I am sending a few pictures to give you a sense of where I am. This is the same place where the first person in space, Yuri Gagarin, launched from 45 years ago. Also the same place that the first female in space, Valentina Tereshkova, launched from in 1963.

Since those early days of spaceflight, there has been a tradition that the cosmonauts plant a tree upon their return. I hope to plant one when I return. I have included some pictures of Gagarin and Tereshkova’s trees. There are many trees alongside a long walkway that takes you to a view of the vast desert land of Baikonur.

One thing you can say about Russian space launches, there are many traditions and ceremonies. The closer you get to the launch day, the more ceremonies there are. I’m learning about them as I go. These traditions and ceremonies are what make these days very special and memorable. Pictures of our “Fit Check,” when we suited up and went into our capsule to make sure we “Fit” :-), and also of us raising the flags outside our “Cosmonaut Hotel,” are posted on my website as well as the NASA Expedition 14 website.

So now that you know where I am let me tell you why I’m here…

A long, long time ago, in a country far, far away… there was a young girl who had her eyes fixed on the twinkling stars of the night skies over Tehran. Back then the air was not so polluted and you could see many stars in the night skies. Summer time, when they would set up the beds outside on the balcony to sleep, she would lay in her bed and look deep into the mysterious darkness of the universe and think to herself, What’s out there? Is someone out there awake in her bed, and gazing at her in the night sky? Will she ever find her… See her… Will she fly out there and float in the wonderful, boundless freedom of space?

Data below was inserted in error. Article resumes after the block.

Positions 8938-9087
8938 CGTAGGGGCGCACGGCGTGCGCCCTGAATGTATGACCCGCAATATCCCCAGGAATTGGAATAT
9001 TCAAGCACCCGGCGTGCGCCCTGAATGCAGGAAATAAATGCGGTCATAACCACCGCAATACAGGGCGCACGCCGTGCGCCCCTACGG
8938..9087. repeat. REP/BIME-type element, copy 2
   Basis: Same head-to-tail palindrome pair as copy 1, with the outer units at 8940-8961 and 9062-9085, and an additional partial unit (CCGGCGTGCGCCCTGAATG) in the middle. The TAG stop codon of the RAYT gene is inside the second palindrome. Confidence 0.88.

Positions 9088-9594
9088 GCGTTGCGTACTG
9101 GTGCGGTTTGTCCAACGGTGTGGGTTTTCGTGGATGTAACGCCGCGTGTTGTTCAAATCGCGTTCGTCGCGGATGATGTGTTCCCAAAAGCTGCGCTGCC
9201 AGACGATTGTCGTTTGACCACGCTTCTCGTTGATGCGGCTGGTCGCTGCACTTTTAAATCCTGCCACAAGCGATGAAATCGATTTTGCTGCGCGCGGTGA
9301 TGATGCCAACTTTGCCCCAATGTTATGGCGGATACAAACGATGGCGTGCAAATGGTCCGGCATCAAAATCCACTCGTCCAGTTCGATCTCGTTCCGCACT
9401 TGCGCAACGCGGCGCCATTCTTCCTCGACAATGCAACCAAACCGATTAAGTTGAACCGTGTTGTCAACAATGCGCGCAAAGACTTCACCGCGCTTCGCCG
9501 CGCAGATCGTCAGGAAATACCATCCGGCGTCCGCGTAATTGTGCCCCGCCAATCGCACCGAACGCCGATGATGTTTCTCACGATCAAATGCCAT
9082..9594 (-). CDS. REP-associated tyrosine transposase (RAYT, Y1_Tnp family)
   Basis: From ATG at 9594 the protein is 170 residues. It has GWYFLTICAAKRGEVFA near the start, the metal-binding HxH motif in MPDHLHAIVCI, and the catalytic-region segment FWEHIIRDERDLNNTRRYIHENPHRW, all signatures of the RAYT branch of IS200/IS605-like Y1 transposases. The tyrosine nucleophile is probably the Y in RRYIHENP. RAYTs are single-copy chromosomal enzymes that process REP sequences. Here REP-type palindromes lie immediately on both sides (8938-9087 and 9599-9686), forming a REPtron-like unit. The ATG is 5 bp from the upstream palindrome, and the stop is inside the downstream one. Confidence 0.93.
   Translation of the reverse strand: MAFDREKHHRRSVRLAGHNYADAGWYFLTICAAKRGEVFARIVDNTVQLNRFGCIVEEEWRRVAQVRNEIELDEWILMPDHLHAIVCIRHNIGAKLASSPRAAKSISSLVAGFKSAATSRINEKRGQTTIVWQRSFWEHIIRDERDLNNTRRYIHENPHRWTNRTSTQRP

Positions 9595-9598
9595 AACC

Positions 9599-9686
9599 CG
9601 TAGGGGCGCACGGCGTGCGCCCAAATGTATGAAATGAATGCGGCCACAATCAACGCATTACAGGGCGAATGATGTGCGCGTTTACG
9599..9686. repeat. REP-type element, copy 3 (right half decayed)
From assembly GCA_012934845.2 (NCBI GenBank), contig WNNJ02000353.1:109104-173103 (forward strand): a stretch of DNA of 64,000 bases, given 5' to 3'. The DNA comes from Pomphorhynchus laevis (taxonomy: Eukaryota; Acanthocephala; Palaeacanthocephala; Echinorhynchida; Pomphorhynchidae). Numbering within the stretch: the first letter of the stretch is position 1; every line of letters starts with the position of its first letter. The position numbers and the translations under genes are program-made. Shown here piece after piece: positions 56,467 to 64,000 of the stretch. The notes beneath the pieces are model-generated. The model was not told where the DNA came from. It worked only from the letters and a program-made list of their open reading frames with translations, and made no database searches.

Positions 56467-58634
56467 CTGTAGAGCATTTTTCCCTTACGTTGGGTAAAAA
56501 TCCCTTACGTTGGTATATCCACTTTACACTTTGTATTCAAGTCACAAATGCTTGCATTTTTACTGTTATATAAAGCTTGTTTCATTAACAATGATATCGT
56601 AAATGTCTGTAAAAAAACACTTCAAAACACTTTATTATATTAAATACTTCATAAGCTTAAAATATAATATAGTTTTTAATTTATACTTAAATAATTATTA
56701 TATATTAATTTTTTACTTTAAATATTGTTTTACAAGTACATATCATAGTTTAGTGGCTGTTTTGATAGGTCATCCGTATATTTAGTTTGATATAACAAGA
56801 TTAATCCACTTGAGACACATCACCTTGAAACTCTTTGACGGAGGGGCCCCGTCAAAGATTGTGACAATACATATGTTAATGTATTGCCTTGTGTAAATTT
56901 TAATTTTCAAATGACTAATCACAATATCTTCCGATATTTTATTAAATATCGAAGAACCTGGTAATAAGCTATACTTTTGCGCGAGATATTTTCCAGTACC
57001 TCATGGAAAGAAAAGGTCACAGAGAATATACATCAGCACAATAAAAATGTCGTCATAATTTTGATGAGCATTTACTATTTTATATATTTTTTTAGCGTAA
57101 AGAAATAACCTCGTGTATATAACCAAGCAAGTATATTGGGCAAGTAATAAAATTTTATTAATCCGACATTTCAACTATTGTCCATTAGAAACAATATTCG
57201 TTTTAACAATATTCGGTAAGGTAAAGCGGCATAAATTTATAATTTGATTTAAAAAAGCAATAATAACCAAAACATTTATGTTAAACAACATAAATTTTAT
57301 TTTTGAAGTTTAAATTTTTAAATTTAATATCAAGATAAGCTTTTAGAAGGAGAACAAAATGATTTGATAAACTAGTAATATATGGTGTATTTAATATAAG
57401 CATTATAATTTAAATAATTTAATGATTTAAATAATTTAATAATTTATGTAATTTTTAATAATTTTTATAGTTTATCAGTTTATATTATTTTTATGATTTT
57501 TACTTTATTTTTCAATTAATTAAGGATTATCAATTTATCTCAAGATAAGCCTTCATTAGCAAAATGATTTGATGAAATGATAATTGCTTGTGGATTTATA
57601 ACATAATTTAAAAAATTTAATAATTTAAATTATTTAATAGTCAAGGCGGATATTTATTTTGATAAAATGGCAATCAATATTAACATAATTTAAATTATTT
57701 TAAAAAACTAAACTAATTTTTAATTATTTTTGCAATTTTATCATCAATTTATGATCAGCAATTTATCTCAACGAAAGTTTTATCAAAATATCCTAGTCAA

Well, as fate would have it, yes…

If you had asked that young girl, do you want to fly to space? her answer would have been an Enthusiastic YES! If you had asked her, do you think you will fly, the answer would have also been a Hopeful YES! And now that moment is finally near…

I was born in Iran and lived there until age 16, then migrated with my family to the U.S. and got an education in Electrical Engineering, and basically was fortunate to live the American Dream. Don’t get me wrong, the Road to Baikonur was not an easy one and had many ups and downs and obstacles. But what is important is that I stuck to my dream and did not lose my way. I hope that my trip becomes an inspiration for all of you to follow your dreams, wherever they take you. I also hope to show you the universe/space through my eyes and help you see how important space exploration is for our species. We need young imaginative minds to gaze at the skies to help us build a future that will not be earthbound.

Over the next few days before my launch, I will share with you my feelings and sentiments as I approach the Launch day, some details about my flight and the ceremonies and training I’m receiving. I look forward to sharing the next few weeks of my life with each and every one of you…

9 September 2006